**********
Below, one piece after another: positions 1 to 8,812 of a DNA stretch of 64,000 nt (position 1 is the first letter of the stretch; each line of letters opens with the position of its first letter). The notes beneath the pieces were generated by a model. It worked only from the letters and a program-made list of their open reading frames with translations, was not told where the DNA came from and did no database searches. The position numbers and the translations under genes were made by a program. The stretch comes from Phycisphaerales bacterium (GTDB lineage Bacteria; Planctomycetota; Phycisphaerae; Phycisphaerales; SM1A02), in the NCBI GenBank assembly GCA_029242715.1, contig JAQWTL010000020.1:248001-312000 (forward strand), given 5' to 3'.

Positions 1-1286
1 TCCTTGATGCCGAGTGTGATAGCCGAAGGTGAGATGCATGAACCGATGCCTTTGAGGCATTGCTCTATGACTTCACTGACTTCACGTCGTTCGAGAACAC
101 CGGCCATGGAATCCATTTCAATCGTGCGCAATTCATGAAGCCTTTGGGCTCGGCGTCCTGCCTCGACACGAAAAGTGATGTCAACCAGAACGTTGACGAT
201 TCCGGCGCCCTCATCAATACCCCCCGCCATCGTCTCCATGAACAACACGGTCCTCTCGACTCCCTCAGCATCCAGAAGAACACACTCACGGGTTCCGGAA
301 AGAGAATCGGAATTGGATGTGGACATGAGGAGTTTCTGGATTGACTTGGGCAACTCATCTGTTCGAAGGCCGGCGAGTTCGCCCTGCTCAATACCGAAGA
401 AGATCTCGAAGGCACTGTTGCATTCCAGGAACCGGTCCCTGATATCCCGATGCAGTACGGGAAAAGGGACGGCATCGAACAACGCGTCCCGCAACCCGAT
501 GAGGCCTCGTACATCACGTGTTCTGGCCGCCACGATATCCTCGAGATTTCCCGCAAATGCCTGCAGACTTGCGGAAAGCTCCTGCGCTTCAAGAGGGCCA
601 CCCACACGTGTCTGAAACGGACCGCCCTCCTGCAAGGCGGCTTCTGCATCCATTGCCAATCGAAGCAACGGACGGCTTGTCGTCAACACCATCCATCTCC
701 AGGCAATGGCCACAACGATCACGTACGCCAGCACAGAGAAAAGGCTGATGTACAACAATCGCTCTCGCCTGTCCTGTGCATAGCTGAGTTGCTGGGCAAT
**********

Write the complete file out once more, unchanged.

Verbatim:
Below, one piece after another: positions 1 to 8,812 of a DNA stretch of 64,000 nt (position 1 is the first letter of the stretch; each line of letters opens with the position of its first letter). The notes beneath the pieces were generated by a model. It worked only from the letters and a program-made list of their open reading frames with translations, was not told where the DNA came from and did no database searches. The position numbers and the translations under genes were made by a program. The stretch comes from Phycisphaerales bacterium (GTDB lineage Bacteria; Planctomycetota; Phycisphaerae; Phycisphaerales; SM1A02), in the NCBI GenBank assembly GCA_029242715.1, contig JAQWTL010000020.1:248001-312000 (forward strand), given 5' to 3'.

Positions 1-1286
1 TCCTTGATGCCGAGTGTGATAGCCGAAGGTGAGATGCATGAACCGATGCCTTTGAGGCATTGCTCTATGACTTCACTGACTTCACGTCGTTCGAGAACAC
101 CGGCCATGGAATCCATTTCAATCGTGCGCAATTCATGAAGCCTTTGGGCTCGGCGTCCTGCCTCGACACGAAAAGTGATGTCAACCAGAACGTTGACGAT
201 TCCGGCGCCCTCATCAATACCCCCCGCCATCGTCTCCATGAACAACACGGTCCTCTCGACTCCCTCAGCATCCAGAAGAACACACTCACGGGTTCCGGAA
301 AGAGAATCGGAATTGGATGTGGACATGAGGAGTTTCTGGATTGACTTGGGCAACTCATCTGTTCGAAGGCCGGCGAGTTCGCCCTGCTCAATACCGAAGA
401 AGATCTCGAAGGCACTGTTGCATTCCAGGAACCGGTCCCTGATATCCCGATGCAGTACGGGAAAAGGGACGGCATCGAACAACGCGTCCCGCAACCCGAT
501 GAGGCCTCGTACATCACGTGTTCTGGCCGCCACGATATCCTCGAGATTTCCCGCAAATGCCTGCAGACTTGCGGAAAGCTCCTGCGCTTCAAGAGGGCCA
601 CCCACACGTGTCTGAAACGGACCGCCCTCCTGCAAGGCGGCTTCTGCATCCATTGCCAATCGAAGCAACGGACGGCTTGTCGTCAACACCATCCATCTCC
701 AGGCAATGGCCACAACGATCACGTACGCCAGCACAGAGAAAAGGCTGATGTACAACAATCGCTCTCGCCTGTCCTGTGCATAGCTGAGTTGCTGGGCAAT